Cricket Australia (CA) chief executive James Sutherland has announced that he will step down, but has denied that the recent ball tampering scandal involving the Australian national team was behind his decision to resign.
Sutherland, who first joined Australian cricket's governing body in 1998, said the time is right for him to end his 17-year tenure in the role. The 52-year-old will now serve a 12-month notice period until his replacement is found.
Speaking at a press conference on Wednesday, Sutherland said that resigning had been on his mind for some time, although he had previously indicated after the ball tampering saga that he wanted to stay on in the position.
"I feel very comfortable that this is the right time for me and a good time for the game," he said. "It is something that I have been thinking about for a long time. We have had some big, big things to deal with over the course of the last 12 months."
Sutherland’s resignation comes after that of national team coach Darren Lehman, who stepped down in March in the wake of the ball tampering scandal but recently landed a new role with CA’s national performance programme.
The ball tampering incident took place during the third day of the third Test of Australia’s recent series in South Africa. Television cameras caught opening batsman Cameron Bancroft holding sandpaper while rubbing the ball in a move designed to help bowlers generate reverse swing. The 25-year-old proceeded to hide the sandpaper in his pocket, and then inside his trousers.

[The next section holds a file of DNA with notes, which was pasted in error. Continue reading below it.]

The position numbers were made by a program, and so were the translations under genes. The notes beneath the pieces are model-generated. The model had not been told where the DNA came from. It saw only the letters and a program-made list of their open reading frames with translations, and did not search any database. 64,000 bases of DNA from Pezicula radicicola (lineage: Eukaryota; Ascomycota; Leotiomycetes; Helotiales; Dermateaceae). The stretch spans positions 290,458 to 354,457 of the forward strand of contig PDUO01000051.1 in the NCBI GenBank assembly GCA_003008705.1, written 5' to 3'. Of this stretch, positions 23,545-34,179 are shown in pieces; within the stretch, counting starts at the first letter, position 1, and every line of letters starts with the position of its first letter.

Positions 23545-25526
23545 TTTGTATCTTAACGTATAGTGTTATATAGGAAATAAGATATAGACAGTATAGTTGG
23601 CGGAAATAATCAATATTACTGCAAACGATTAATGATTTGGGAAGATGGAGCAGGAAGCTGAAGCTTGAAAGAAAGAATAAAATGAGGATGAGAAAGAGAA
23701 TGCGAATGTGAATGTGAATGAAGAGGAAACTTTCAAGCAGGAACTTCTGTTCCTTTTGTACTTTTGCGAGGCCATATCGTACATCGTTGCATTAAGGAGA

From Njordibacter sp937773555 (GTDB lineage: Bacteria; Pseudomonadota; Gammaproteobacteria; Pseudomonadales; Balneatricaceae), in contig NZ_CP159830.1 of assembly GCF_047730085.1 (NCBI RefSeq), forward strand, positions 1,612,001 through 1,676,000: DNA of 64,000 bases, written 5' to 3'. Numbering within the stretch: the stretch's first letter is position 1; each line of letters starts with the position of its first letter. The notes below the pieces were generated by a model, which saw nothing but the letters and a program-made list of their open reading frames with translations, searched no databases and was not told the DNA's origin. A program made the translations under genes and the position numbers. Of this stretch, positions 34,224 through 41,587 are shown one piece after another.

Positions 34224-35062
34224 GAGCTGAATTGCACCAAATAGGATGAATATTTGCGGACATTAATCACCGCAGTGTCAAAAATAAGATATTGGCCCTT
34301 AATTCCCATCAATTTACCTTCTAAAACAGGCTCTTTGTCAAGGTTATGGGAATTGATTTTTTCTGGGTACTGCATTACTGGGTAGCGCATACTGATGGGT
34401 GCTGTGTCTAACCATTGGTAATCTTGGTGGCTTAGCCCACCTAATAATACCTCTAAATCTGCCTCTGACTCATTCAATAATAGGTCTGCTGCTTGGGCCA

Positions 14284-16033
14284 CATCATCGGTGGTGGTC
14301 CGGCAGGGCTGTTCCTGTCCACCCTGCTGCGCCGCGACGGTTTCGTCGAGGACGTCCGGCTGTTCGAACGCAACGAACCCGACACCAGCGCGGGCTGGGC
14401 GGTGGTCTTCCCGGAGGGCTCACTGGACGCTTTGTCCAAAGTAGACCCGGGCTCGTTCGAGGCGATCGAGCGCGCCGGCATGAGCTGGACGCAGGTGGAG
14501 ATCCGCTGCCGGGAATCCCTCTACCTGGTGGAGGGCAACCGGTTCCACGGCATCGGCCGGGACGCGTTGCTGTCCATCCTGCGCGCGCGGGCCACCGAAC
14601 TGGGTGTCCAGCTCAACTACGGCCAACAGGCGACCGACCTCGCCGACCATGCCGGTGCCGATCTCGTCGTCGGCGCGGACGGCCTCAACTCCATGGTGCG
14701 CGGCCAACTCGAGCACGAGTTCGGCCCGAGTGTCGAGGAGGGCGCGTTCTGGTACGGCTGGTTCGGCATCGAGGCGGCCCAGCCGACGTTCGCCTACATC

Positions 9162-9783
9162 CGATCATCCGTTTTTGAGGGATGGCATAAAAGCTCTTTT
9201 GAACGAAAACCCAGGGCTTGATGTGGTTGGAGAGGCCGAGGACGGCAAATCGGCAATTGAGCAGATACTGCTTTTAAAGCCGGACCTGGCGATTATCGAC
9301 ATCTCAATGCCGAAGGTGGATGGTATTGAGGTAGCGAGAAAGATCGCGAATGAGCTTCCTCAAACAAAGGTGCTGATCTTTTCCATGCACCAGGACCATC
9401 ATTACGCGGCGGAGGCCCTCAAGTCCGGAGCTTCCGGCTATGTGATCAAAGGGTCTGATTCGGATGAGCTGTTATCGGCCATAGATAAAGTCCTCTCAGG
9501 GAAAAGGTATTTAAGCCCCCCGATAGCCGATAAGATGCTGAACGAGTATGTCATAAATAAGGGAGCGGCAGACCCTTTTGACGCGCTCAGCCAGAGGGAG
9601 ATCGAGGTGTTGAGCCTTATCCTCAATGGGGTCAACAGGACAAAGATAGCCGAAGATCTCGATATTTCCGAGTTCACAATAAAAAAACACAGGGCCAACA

CA handed Bancroft a nine-month ban for his role in trying to gain an unfair advantage, while captain Steve Smith and vice-captain David Warner were given one-year suspensions.
Some observers claimed that Sutherland should shoulder some of the blame for the Australian cricket team’s behaviour, but he remains adamant that the fall-out from the scandal had no influence on his decision to step down.
“It hasn’t had a bearing on my decision,” he said. “David [Peever] and I have been talking about this for two years. It’s something I’ve been talking about for a long time.”
During his tenure, Sutherland oversaw the introduction of day-night Test matches and the men’s and women’s Big Bash League, Australia’s popular Twenty20 domestic competition. He also recently brokered a lucrative AUD$1.182 billion (US$913.4 million) broadcast rights agreement and – after a lengthy standoff with players – a new pay deal.
“My successor will have a strong and stable platform from which to lead our national strategy and to deliver on our bold aspirations to grow cricket as Australia’s favourite sport and a sport for all Australians,” Sutherland added.